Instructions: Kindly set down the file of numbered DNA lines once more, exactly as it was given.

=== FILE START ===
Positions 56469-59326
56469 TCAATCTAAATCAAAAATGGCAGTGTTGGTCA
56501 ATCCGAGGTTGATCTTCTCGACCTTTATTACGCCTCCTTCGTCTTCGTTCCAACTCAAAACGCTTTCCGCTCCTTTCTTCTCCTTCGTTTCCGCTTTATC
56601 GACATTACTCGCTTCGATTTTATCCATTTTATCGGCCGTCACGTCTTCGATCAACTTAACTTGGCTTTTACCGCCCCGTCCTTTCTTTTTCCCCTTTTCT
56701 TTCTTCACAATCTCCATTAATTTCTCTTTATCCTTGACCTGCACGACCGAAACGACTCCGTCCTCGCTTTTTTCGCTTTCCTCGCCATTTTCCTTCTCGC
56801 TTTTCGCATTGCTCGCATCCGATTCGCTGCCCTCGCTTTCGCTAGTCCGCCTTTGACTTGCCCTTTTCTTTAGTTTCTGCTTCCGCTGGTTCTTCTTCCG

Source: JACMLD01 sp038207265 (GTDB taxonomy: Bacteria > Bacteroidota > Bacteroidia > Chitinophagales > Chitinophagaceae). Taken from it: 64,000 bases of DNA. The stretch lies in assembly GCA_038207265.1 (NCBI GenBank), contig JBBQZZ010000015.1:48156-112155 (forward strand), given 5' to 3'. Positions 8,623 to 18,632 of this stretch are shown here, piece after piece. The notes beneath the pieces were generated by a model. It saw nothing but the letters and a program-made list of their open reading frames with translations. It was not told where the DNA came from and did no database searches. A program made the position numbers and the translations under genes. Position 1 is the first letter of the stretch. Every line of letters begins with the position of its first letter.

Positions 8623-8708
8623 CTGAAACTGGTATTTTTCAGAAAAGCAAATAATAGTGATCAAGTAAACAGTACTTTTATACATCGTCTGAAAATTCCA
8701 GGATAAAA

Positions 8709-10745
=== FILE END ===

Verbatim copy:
Positions 56469-59326
56469 TCAATCTAAATCAAAAATGGCAGTGTTGGTCA
56501 ATCCGAGGTTGATCTTCTCGACCTTTATTACGCCTCCTTCGTCTTCGTTCCAACTCAAAACGCTTTCCGCTCCTTTCTTCTCCTTCGTTTCCGCTTTATC
56601 GACATTACTCGCTTCGATTTTATCCATTTTATCGGCCGTCACGTCTTCGATCAACTTAACTTGGCTTTTACCGCCCCGTCCTTTCTTTTTCCCCTTTTCT
56701 TTCTTCACAATCTCCATTAATTTCTCTTTATCCTTGACCTGCACGACCGAAACGACTCCGTCCTCGCTTTTTTCGCTTTCCTCGCCATTTTCCTTCTCGC
56801 TTTTCGCATTGCTCGCATCCGATTCGCTGCCCTCGCTTTCGCTAGTCCGCCTTTGACTTGCCCTTTTCTTTAGTTTCTGCTTCCGCTGGTTCTTCTTCCG

Source: JACMLD01 sp038207265 (GTDB taxonomy: Bacteria > Bacteroidota > Bacteroidia > Chitinophagales > Chitinophagaceae). Taken from it: 64,000 bases of DNA. The stretch lies in assembly GCA_038207265.1 (NCBI GenBank), contig JBBQZZ010000015.1:48156-112155 (forward strand), given 5' to 3'. Positions 8,623 to 18,632 of this stretch are shown here, piece after piece. The notes beneath the pieces were generated by a model. It saw nothing but the letters and a program-made list of their open reading frames with translations. It was not told where the DNA came from and did no database searches. A program made the position numbers and the translations under genes. Position 1 is the first letter of the stretch. Every line of letters begins with the position of its first letter.

Positions 8623-8708
8623 CTGAAACTGGTATTTTTCAGAAAAGCAAATAATAGTGATCAAGTAAACAGTACTTTTATACATCGTCTGAAAATTCCA
8701 GGATAAAA

Positions 8709-10745